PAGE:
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Autonomy, Mastery, and Purpose: Motivation

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The debate on how to motivate students has been a topic that has been wildly discussed since education was created. Modern education has attempted to rely heavily on immediate concrete rewards based off productive and success. Dan Pink, in his Ted Talk called “Puzzle of Motivation,” brings to attention a different way to motivate. This way to motivate is based off autonomy, mastery and purpose. Throughout this essay the reader will learn different ways to motivate students both with immediate rewards and more unorthodox ways in today’s standards.

Pink’s TED Talk brings to light some very interesting concepts of motivation that many people today have not considered. He tries to debunk some of the common misconceptions and antique strategies that workplaces tend to use to motivate. These same ideas are also used in most schools around the country and Pink believes that they are doing the workers and students a great disservice. One of the most interesting things in this video is how Pink brings up how immediate rewards for people based on productivity greatly reduces the actual result. He brings up a study where people who had a monetary reward performed worse than people who did not have a reward. This is not only an interesting study, but also an important one to consider in a school setting. Often schools will do things such as A. R. goals and lunches with the principal based on academic performance. Pink would argue that sometimes these goals work, but often they just lead to many kids’ motivating factors ignored and the results are lessened.

Pink has a different idea on how to motivate besides concrete rewards. He believes that a person can be highly motivated based off three things. These three things are autonomy, mastery and purpose. Autonomy is a person’s personal drive and desire to do a task. The mastery is if they believe they are good at the task and equip enough to preform it. The final motivator is purpose, this means that a person believes that the task at hand is worth doing and interesting enough. Pink gives an example of Wikipedia vs Encarta which are both encyclopedias online. Encarta is a company that is based off success and productivity-based pay and Wikipedia is a freelance encyclopedia which is volunteer based. Encarta was scraped in 2009 after many failures while Wikipedia is still thriving and extremely successful. Both companies had the same goal but approached it in very different ways.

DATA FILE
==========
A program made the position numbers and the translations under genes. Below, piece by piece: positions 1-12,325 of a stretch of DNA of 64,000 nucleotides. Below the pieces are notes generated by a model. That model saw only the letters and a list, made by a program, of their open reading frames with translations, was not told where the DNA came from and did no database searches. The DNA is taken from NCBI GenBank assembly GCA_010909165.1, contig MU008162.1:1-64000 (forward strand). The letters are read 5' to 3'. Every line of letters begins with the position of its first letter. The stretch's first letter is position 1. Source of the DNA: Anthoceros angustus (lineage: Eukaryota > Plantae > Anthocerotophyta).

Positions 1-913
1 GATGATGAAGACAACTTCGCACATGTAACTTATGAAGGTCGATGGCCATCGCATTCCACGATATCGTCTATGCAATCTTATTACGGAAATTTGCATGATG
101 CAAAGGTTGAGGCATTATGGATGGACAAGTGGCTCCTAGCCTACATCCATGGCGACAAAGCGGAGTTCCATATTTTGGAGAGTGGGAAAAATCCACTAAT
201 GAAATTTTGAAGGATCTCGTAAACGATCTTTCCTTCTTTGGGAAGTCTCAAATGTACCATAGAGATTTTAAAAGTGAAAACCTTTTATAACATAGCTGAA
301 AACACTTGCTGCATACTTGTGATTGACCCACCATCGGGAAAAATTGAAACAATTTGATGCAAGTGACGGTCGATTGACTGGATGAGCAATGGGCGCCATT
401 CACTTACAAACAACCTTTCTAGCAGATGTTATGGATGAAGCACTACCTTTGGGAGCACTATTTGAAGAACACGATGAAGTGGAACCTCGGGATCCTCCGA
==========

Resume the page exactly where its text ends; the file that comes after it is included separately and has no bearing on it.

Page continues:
Pink does give the traditional motivation some credit. This is because he believes that rewards for tasks that are very narrow and focused can have concrete rewards. He does, however, say that for jobs and tasks that are long term and more creative, concrete rewards will only be counterproductive. He makes a very interesting point that is directly related to the classroom. This point is when he said that many jobs today that are focused, and narrow are outsourced to other countries while jobs that are based off creative productive are in very high demand. This is important for teachers to realize because many of the jobs their students will have are creative and they need to have different motivators.